The Goldendale Sentinel - Headlines & History since 1879

By Brandon Cline
Reporter 

West Nile virus creeping closer to county

 


The West Nile virus carried by mosquitoes has been detected in Yakima County for the first time in 2017, according to the Benton County Mosquito Control District (BCMCD).

“For the first time this season we have confirmed West Nile virus in our mosquito samples,” said the BCMCD in a Facebook post on June 29. “The mosquitoes were collected south of the Yakima River near Grandview. We have treated the area, and will continue to monitor it.”

Nine cases of the West Nile virus in Washington state were reported in people in 2016. According to the BCMCD, about one in 150 people infected with the West Nile virus will develop serious illness.

Since the announcement, Benton County officials have begun using an insecticide called larvicide to target mosquitoes in their larval stage. Killing the larvae prevents the mosquitoes from becoming adults and spreading the virus.

According to the BCMCD, severe symptoms of the West Nile virus can include high fever, headache, neck stiffness, stupor, disorientation, tremors, convulsions, muscle weakness, vision loss, numbness and paralysis. These symptoms can last for several weeks, and neurological effects can be permanent.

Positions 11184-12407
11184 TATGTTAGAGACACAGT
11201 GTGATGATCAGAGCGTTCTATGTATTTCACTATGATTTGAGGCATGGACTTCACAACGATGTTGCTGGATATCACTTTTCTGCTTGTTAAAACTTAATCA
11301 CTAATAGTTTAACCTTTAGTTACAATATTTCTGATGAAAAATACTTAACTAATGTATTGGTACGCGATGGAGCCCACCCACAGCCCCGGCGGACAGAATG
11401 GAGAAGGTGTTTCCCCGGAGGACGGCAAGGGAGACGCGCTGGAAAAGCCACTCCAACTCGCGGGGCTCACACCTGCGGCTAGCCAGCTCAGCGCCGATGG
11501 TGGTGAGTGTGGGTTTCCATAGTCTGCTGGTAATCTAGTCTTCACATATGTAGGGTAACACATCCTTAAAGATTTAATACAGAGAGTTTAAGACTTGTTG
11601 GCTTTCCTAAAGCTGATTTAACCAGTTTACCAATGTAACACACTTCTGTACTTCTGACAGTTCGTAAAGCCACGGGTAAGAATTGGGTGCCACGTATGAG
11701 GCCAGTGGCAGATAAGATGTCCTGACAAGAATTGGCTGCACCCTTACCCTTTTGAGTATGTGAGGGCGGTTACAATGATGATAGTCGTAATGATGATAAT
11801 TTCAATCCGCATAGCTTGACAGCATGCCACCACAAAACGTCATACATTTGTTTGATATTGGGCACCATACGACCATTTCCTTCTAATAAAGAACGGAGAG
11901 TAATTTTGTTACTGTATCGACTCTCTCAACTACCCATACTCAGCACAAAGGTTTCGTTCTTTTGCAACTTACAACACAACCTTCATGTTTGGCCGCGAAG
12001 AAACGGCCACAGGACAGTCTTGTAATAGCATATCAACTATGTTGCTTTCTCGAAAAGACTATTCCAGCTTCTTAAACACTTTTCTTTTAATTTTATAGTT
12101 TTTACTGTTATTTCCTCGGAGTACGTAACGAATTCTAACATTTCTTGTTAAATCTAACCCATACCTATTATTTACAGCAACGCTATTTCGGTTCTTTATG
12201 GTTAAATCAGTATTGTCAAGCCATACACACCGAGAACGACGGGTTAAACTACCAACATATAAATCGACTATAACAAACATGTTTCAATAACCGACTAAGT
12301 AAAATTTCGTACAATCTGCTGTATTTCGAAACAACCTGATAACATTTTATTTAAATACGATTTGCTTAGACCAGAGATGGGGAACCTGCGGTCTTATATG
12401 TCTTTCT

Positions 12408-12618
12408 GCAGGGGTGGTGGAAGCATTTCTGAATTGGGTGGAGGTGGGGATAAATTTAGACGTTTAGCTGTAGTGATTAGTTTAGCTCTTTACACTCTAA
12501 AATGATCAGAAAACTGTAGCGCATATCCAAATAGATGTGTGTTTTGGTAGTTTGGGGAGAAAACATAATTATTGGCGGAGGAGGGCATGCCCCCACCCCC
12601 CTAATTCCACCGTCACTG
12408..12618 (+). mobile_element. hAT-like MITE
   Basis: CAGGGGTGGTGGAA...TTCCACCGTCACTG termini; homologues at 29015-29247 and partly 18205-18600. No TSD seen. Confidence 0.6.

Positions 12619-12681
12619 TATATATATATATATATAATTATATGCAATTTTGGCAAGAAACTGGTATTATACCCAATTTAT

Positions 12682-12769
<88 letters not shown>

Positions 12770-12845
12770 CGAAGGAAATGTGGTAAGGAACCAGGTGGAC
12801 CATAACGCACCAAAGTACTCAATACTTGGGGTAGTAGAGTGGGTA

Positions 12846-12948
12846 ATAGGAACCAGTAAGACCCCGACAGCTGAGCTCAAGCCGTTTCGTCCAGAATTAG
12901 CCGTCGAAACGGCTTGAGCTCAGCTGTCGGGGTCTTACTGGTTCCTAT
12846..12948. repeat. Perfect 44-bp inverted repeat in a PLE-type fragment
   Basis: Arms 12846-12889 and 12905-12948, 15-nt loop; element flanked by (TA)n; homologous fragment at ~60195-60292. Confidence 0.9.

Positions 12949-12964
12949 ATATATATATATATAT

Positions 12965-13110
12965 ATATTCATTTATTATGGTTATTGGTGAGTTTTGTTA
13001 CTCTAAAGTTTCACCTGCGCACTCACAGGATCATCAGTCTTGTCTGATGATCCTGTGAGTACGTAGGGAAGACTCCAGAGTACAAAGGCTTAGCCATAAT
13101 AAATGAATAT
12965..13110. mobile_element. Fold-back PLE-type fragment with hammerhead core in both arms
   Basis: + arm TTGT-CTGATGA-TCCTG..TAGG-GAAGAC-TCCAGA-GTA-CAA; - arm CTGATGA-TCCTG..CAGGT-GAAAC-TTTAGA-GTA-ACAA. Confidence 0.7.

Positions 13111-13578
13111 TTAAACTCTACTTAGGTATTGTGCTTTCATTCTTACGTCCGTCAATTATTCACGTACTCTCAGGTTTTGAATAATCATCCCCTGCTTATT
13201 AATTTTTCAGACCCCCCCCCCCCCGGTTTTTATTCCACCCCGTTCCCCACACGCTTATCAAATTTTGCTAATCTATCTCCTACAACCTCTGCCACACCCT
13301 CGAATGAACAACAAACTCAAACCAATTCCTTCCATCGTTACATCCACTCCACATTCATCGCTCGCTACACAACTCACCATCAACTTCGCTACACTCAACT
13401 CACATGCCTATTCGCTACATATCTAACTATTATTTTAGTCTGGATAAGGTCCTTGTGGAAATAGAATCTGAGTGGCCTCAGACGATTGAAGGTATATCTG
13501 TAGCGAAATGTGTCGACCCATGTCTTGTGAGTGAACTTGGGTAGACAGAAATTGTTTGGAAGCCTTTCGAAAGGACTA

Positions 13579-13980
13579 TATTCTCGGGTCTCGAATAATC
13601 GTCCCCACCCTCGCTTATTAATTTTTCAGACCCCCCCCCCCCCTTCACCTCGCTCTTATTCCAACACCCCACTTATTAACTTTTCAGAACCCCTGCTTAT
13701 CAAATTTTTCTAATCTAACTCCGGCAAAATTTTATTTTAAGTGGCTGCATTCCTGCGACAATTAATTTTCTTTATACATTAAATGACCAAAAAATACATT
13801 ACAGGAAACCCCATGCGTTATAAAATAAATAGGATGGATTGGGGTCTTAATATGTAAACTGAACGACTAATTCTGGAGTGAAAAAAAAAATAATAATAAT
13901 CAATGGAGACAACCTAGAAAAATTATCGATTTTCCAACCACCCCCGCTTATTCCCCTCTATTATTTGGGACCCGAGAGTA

About 20 percent of people infected with the virus will experience milder symptoms. Those symptoms include fever, headaches, body aches, nausea and vomiting. Some people will also have swollen lymph glands or a rash on the chest, stomach and back. These symptoms can last anywhere from a few days to a few months.

Roughly 80 percent of those who contract the virus will not show any symptoms at all. Anyone can become infected with the virus, but those aged 50 and older are at higher risk to develop serious illnesses. Risks of contracting the virus through medical procedures is very low.

The Yakima Health District recommends using Environmental Protection Agency-registered insect repellent, wearing long sleeves and pants when outdoors, and avoid being outdoors between dusk and dawn, which is considered a prime time for mosquitos. It is also recommended that you repair screens that have tears or holes, as well as vaccinating horses against the West Nile virus. Eliminating standing water will also help in efforts to not attract mosquitos.

If you have any other questions or concerns about mosquitoes or the West Nile virus, visit mosquitocontrol.org.

 

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